Reversible Covalent Interactions with Proteins

  • ChemPubSoc Europe Logo
  • Author: Angewandte Chemie International Edition
  • Published Date: 13 September 2019
  • Source / Publisher: Angewandte Chemie International Edition/Wiley-VCH
  • Copyright: Wiley-VCH Verlag GmbH & Co. KGaA
thumbnail image: Reversible Covalent Interactions with Proteins

Some chemical probes and drugs operate by a covalent, irreversible mechanism. However, they change the proteins that they bind to permanently, which might be a safety risk. Reversibly covalently bound compounds, e.g., electrophiles, could be used to preserve the advantages of this type of drug while reducing risks. However, there are few methods available for the evaluation of covalent, reversible ligand–protein interactions across the entire set of proteins expressed by humans (the proteome).


Ekaterina V. Vinagradova, Benjamin F. Cravatt, and colleagues, The Scripps Research Institute, La Jolla, CA, USA, have developed a mass spectrometry (MS) method to evaluate reversible covalency at cysteine residues in the human proteome. The researchers used gel filtration in combination with an isoTOP‐ABPP (isotopic tandem orthogonal proteolysis/activity‐based protein profiling) method to assess irreversible and reversible interactions between proteins and electrophiles that can react with cysteine.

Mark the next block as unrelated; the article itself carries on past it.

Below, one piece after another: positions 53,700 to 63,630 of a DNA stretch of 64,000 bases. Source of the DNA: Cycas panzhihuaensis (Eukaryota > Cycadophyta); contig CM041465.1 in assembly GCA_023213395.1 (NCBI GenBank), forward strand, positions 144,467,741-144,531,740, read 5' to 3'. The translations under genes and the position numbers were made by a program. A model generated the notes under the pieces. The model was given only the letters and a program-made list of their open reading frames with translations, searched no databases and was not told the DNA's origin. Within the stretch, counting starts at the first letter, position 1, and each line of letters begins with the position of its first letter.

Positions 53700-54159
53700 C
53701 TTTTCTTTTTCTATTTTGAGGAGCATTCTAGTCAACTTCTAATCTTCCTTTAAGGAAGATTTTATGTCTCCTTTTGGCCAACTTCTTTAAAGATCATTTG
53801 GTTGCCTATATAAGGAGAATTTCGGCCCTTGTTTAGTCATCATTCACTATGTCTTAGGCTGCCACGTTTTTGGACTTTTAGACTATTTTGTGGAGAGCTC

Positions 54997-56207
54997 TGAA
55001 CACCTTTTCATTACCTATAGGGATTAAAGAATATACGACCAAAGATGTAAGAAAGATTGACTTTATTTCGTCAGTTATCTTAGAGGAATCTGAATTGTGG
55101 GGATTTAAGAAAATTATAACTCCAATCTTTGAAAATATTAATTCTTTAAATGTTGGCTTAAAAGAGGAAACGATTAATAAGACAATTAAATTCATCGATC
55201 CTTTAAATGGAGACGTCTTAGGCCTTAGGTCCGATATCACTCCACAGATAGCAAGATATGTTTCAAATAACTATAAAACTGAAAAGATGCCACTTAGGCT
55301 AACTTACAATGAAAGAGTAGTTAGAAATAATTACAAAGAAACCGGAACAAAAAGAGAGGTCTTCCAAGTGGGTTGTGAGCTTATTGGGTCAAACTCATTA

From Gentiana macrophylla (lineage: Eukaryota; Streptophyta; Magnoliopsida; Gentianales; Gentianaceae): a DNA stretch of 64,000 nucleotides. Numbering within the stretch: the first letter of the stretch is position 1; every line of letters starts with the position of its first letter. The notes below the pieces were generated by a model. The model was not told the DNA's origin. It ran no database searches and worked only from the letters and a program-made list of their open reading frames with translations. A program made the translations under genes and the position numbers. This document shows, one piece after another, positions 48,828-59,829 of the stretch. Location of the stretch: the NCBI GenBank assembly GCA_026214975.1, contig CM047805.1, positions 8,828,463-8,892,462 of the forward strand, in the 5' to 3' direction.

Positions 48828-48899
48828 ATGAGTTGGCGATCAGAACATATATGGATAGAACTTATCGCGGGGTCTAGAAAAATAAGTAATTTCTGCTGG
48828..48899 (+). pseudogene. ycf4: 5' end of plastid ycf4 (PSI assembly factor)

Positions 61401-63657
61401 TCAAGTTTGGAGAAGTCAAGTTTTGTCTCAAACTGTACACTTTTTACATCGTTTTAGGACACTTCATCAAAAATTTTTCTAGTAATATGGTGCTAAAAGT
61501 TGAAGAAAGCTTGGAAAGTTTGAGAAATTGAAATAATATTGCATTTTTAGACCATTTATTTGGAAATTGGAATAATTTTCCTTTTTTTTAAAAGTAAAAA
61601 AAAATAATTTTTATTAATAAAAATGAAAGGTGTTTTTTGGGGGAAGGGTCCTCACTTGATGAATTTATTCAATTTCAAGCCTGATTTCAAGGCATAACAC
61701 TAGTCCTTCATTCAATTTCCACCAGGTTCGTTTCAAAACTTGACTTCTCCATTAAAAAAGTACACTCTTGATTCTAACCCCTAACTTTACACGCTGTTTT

The isoTOP‐ABPP method uses mass spectrometric analysis to map the exact sites of probe modification in proteomes. The gel-filtration step breaks up the easier-to-reverse protein–electrophile interactions. A comparison between the results with gel filtration and mass spectra recorded without this step allows the team to determine the reversibility of an interaction.


The team used this approach to evaluate the proteomic activity of the electrophilic α-cyanoacrylamide group. They found that it can bind to numerous cysteines on structurally distinct proteins in a covalent and reversible manner—including targets that are historically challenging for chemical probe development. According to the researchers, the method could also be used to map the target- and reversibility profiles of other electrophilies in biological systems.


 

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